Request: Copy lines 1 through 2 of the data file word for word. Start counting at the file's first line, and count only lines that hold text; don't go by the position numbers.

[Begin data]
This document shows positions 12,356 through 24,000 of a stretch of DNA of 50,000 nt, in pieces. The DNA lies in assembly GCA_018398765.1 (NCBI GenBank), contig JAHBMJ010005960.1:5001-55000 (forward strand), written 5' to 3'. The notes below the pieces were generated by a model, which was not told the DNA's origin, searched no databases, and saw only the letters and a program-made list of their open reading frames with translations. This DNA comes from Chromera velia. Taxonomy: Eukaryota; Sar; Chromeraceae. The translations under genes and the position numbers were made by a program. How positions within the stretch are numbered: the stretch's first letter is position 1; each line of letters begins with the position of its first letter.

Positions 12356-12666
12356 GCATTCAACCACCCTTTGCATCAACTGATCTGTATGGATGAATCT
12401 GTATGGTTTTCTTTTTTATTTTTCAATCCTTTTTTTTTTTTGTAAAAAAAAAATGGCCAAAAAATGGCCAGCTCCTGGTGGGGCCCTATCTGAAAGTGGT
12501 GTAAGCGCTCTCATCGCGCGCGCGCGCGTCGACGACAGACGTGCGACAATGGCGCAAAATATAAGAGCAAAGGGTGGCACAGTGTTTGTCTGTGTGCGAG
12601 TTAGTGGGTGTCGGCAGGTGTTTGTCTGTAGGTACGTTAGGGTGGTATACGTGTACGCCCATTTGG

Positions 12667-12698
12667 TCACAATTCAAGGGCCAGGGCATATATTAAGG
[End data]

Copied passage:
This document shows positions 12,356 through 24,000 of a stretch of DNA of 50,000 nt, in pieces. The DNA lies in assembly GCA_018398765.1 (NCBI GenBank), contig JAHBMJ010005960.1:5001-55000 (forward strand), written 5' to 3'. The notes below the pieces were generated by a model, which was not told the DNA's origin, searched no databases, and saw only the letters and a program-made list of their open reading frames with translations. This DNA comes from Chromera velia. Taxonomy: Eukaryota; Sar; Chromeraceae. The translations under genes and the position numbers were made by a program. How positions within the stretch are numbered: the stretch's first letter is position 1; each line of letters begins with the position of its first letter.

Positions 12356-12666